David Bourget (Western Ontario)
David Chalmers (ANU, NYU)
Rafael De Clercq
Jack Alan Reynolds
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TRAMES 10 (4):371-386 (2006)
This paper explores the question of whether there can be a right to secede from a liberal state by examining the concept of a liberal state and the different forms of liberalism that may be appealed to in order to justify secession. It argues that where the foundations of the state’s legitimacy are conceived in terms of a non-derivative right to self-determination, then secession from a liberal state may be a justified form of action for different types of groups including ‘illiberal’ ones. If, however, a broader definition of political legitimacy is adopted – one that is predicated upon the liberal notions of individual moral autonomy and equality – then the right to independent statehood will generally not include a right to secede from a state that already upholds these principles. Consequently, liberal theorists of secession are forced to choose between particularizing a right of independent statehood to groups trapped in illiberal states, or acknowledging that the right to secede includes a right to establish an ‘illiberal’ state that bestows upon its citizens unequal rights and entitlements other than a right of exit.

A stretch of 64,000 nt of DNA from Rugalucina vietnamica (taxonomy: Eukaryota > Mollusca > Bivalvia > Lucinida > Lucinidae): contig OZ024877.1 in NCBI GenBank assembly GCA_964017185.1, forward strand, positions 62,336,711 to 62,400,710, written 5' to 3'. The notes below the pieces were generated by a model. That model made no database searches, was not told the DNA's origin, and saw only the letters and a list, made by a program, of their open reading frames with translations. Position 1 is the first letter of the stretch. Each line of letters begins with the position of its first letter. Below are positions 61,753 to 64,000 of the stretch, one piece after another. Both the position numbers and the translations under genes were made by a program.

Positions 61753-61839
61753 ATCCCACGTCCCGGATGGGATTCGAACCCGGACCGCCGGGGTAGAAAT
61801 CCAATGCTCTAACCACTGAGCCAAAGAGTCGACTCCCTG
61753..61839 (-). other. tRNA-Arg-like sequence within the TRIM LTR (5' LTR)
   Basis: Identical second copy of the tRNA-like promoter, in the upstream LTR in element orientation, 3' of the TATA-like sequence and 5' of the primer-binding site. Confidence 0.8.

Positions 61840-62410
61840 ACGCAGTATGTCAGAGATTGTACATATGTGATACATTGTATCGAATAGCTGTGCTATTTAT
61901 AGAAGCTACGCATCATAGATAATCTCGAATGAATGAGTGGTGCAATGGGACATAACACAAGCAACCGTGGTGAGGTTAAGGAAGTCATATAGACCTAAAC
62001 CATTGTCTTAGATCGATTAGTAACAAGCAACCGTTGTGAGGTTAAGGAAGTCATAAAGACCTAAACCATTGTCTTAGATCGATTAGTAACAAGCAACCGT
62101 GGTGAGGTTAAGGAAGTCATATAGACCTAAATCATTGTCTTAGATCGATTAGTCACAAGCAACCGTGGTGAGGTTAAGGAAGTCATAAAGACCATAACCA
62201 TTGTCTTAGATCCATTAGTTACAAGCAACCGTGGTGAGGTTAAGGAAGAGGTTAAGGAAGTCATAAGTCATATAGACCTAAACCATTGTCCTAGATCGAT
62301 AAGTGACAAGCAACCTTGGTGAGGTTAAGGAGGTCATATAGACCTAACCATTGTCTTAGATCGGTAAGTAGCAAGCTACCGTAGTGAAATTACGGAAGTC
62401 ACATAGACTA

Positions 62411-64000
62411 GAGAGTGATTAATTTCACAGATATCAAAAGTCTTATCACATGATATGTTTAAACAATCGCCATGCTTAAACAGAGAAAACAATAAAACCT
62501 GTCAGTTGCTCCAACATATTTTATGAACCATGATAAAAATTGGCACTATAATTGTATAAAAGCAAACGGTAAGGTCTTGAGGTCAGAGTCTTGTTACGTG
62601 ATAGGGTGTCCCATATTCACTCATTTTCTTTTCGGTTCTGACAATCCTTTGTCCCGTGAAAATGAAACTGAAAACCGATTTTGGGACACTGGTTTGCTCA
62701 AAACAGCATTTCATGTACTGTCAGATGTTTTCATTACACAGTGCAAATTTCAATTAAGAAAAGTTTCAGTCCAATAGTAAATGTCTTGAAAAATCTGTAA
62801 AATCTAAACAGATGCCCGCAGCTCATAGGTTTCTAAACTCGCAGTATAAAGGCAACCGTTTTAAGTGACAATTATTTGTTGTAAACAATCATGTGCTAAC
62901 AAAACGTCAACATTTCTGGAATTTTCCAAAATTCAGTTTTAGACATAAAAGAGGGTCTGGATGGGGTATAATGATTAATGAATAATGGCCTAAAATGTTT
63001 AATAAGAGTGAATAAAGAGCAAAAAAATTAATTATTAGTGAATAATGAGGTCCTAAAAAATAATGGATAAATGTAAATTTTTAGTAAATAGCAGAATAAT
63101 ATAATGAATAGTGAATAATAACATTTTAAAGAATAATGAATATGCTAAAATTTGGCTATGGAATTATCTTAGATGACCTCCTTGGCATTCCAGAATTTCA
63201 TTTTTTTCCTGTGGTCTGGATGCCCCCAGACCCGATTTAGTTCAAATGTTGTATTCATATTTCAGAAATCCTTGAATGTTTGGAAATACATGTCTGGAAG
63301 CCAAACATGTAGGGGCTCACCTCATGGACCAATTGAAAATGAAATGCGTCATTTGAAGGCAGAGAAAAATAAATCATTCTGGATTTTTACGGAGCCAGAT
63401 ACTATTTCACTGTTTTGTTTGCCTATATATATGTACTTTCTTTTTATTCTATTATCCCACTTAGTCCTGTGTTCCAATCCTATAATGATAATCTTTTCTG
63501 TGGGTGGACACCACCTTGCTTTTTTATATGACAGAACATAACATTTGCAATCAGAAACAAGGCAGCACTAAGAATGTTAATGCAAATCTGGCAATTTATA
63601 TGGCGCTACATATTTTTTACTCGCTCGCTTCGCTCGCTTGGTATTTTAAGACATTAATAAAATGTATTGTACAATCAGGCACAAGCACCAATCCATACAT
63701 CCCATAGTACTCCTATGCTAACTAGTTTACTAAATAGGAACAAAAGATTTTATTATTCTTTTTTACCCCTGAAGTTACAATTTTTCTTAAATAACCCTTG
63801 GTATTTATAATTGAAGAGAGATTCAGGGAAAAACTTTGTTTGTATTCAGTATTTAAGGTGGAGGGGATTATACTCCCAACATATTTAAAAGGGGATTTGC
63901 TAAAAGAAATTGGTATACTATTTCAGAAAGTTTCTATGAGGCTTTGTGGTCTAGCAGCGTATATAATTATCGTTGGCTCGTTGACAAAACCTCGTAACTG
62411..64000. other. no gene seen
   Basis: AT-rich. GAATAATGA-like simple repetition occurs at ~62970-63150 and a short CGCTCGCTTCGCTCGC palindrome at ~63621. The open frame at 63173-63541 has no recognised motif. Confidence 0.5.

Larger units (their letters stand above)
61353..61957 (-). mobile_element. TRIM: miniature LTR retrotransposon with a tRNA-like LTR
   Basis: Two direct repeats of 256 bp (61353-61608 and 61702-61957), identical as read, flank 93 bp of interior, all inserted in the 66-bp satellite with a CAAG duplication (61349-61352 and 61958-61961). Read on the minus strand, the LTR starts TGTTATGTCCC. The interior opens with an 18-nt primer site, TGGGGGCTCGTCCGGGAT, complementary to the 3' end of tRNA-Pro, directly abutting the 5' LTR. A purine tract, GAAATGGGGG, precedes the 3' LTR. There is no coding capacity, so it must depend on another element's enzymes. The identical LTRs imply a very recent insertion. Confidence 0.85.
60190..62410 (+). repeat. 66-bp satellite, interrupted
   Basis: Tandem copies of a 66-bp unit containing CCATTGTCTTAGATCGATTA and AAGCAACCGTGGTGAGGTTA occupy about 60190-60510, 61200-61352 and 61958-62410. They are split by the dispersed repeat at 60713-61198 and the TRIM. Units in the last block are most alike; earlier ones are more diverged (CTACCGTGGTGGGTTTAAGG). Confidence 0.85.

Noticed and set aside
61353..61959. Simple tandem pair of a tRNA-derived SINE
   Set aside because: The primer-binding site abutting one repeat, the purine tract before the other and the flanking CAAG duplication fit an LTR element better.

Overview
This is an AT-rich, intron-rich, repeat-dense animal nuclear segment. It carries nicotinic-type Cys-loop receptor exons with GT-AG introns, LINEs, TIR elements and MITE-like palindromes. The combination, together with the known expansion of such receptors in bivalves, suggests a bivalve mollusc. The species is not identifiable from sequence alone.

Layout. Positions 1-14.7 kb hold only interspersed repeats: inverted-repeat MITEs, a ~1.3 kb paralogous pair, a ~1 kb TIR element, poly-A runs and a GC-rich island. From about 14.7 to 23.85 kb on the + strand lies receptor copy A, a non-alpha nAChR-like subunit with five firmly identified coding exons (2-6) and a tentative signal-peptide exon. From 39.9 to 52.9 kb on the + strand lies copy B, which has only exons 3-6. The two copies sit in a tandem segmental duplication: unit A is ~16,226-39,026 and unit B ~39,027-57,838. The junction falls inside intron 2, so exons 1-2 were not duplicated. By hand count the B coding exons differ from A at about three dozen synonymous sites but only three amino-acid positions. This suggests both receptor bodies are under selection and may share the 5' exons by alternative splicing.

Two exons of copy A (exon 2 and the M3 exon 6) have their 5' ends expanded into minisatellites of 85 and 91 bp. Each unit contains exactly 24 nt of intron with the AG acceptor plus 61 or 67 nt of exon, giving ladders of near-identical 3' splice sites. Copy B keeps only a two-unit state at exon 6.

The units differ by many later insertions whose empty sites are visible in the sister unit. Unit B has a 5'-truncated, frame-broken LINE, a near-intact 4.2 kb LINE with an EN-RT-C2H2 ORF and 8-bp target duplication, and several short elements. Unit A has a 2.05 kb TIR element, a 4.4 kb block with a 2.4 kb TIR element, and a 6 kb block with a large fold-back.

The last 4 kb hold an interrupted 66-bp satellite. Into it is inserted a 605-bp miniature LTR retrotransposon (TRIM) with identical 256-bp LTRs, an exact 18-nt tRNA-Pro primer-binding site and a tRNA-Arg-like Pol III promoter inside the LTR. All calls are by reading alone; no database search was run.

|Keywords||Secession Liberal Plebiscitary|
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